Here is All You Need to Know to Write a Sales Page

Carol Tice

In a podcast I did a few weeks ago, GhostwriterDad Sean Platt said something that really stuck with me about how writers can beat the recession:

“If you can learn how to write copy that sells products, you’ll never go hungry.”

It’s so true. If you help companies make money with your words, you will always be in demand. There’s no recession for writers who can help drive sales.

Now, if you’re like I was a few years back, you may think writing sales copy for companies is akin to selling your soul to the devil. Joining the Dark Side of the Force.

But I’ll let you in on a little secret — if you focus on companies that sell things you like, you may well find it challenging and fun. I know I do. And I’ve yet to do a client project where I felt like I needed to take a shower afterwards.

Selling doesn’t have to feel sleazy. Just stick to the facts, and you won’t go wrong.

Have I convinced you to jump in and add writing sales copy to your arsenal of talents?

I think every writer should learn this skill — after all, you need to write a page like this on your own writer website to sell your writing services. Why not learn to excel at this skill and make more money doing it for others, too?

This is not a super-difficult type of writing to learn. In fact, I’m going to teach you the basics right here in this post.

Here is what you need to know to write a sales page:

Learn the basic structure. I’ve seen the format of a sales letter boiled down to this simple set of points:

“Here’s what I’ve got.

Here’s who I am.

Here’s what you get.

Here’s what customers say about it.

Here’s why you need it now.”

Here are a few tips on how to convey these important facts:

Listen to your customer. Aspiring copywriters can be baffled by how, exactly, they will write a sales letter the client will love. The answer is simply to buttonhole a key company leader and get them to talk to you about what they do. Ask them loads of questions — what makes them different from competitors? What do they love most about what their product or service does? Note key phrases they use. Then, make the letter sound just like them. Works every time.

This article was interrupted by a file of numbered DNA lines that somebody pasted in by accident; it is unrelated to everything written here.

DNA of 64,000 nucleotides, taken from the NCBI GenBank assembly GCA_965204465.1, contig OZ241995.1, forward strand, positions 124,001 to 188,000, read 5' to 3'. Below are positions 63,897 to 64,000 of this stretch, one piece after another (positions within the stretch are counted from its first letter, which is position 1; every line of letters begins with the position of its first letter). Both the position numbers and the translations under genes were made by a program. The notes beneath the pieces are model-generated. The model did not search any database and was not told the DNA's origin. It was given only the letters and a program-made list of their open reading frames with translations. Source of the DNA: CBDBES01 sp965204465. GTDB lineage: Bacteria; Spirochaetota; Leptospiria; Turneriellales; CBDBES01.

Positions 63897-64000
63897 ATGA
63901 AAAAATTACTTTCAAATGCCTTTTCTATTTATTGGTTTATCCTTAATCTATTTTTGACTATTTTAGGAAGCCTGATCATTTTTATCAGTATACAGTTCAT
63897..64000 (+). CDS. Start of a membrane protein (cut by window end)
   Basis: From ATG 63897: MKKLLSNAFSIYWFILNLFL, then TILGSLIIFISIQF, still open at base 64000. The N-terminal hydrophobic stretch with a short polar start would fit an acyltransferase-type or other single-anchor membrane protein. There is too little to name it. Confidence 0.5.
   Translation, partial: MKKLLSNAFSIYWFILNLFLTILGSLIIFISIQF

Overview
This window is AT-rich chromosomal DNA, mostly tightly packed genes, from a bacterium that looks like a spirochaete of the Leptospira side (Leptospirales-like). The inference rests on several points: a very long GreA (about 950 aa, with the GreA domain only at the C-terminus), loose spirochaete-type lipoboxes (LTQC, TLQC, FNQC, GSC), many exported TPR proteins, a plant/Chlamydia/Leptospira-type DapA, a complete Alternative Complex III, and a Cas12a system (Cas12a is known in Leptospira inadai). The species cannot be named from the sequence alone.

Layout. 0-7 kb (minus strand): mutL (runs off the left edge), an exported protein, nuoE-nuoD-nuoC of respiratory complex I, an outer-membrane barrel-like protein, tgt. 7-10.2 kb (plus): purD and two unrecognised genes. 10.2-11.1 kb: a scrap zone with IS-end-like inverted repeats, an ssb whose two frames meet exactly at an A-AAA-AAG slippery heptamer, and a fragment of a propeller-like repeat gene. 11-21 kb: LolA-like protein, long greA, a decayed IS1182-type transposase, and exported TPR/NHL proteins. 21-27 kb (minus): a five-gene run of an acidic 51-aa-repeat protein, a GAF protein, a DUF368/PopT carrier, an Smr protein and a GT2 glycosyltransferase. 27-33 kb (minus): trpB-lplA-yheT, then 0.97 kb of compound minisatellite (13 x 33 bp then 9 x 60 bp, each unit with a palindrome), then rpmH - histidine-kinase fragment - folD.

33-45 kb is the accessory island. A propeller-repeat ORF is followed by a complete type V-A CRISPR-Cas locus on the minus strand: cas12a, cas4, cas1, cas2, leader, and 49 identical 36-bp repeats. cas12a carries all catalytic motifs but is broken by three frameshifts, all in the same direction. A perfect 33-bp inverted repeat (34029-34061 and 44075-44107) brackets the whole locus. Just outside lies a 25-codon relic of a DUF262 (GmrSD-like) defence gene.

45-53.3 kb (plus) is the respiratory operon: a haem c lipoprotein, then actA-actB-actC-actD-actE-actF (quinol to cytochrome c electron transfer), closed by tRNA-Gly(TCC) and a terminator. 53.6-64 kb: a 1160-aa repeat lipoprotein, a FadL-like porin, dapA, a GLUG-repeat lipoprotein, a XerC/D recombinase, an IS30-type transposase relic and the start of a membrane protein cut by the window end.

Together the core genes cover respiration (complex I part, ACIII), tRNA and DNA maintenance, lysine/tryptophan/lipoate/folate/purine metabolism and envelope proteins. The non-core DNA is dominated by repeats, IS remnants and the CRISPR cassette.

Sell benefits, not features. What will the thing do for the buyer? That’s your emphasis. Read it from the consumer’s point of view and answer the WIIFM question — what’s in it for me?

Expensive products need longer sales pitches. If you’re selling a $1,000 product, you should write a long page. A $50 product might work better with a short page.

Include testimonials. Ideally, with pictures of the customers, which have been proven to increase conversion rates. You can blab all day, but one short testimonial from a celebrity — or barring that, someone relatable by the customers — will sell it better in just a few lines.

Remove objections. Think of the reasons customers might hesitate to buy this item now, and then address their concerns.

Offer a guarantee. Again, lots of study data shows that the guarantee offer removes objections and helps you make sales.

Create scarcity. Are there only 50 of these left? Does the price go up tomorrow? Or maybe, as with the Freelance Writers Den, the doors are closing on Friday? If so, you’re going to want to prominently feature this fact.

Need to learn more about copywriting basics? Ask your questions in the comments below.

11 Comments

  1. Xander

    Great article and excellent tips! This will help me walking through improvement of my blogs. Thanks!

  2. MaryWriter

    New reader here. Just found you yesterday and I was inspired to finally jump in and do what I do best for a living. Write! After reading a few of your blog posts with so many insightful comments I immediately created my own blog: http://publishedwriterforhire.com . Thank you for the inspiration!

    Now regarding sales letters…a few years ago I wrote my own sales letter format landing page complete with check mark bullet points and plenty of yellow highlighted phrases. My product was a small business startup kit. The long, detailed letter proved to be convincing enough to bring in immediate sales (the kit sold for $79).

    I then made the mistake of asking for critiques from small business forums. They tore it to bits saying it looked like a cheap landing page copied from all the scammers trying to make a quick buck. I felt so bad I took it down and set up a traditional website. And the sales plummeted!

    A well written sales letter works! I plan to incorporate the points in your blog post in my future sales letters. Thank you again for helping me start on the road to making a living doing what I love!

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